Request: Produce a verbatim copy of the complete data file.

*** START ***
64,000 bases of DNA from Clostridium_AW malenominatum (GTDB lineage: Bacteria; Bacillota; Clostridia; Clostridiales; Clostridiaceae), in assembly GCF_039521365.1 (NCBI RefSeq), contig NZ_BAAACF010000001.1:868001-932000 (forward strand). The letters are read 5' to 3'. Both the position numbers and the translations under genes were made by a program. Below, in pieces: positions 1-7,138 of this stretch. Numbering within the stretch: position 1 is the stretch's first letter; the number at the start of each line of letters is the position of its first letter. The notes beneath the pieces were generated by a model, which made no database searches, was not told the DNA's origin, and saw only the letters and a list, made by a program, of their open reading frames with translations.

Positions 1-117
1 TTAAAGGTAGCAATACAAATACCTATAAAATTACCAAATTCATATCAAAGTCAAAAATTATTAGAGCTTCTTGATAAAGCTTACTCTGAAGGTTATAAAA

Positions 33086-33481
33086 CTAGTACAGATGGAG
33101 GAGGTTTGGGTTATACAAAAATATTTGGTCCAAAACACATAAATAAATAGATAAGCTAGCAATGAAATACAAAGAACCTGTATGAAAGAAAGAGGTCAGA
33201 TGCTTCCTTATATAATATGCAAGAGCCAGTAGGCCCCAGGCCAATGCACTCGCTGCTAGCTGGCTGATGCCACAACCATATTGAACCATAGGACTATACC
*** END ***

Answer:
64,000 bases of DNA from Clostridium_AW malenominatum (GTDB lineage: Bacteria; Bacillota; Clostridia; Clostridiales; Clostridiaceae), in assembly GCF_039521365.1 (NCBI RefSeq), contig NZ_BAAACF010000001.1:868001-932000 (forward strand). The letters are read 5' to 3'. Both the position numbers and the translations under genes were made by a program. Below, in pieces: positions 1-7,138 of this stretch. Numbering within the stretch: position 1 is the stretch's first letter; the number at the start of each line of letters is the position of its first letter. The notes beneath the pieces were generated by a model, which made no database searches, was not told the DNA's origin, and saw only the letters and a list, made by a program, of their open reading frames with translations.

Positions 1-117
1 TTAAAGGTAGCAATACAAATACCTATAAAATTACCAAATTCATATCAAAGTCAAAAATTATTAGAGCTTCTTGATAAAGCTTACTCTGAAGGTTATAAAA

Positions 33086-33481
33086 CTAGTACAGATGGAG
33101 GAGGTTTGGGTTATACAAAAATATTTGGTCCAAAACACATAAATAAATAGATAAGCTAGCAATGAAATACAAAGAACCTGTATGAAAGAAAGAGGTCAGA
33201 TGCTTCCTTATATAATATGCAAGAGCCAGTAGGCCCCAGGCCAATGCACTCGCTGCTAGCTGGCTGATGCCACAACCATATTGAACCATAGGACTATACC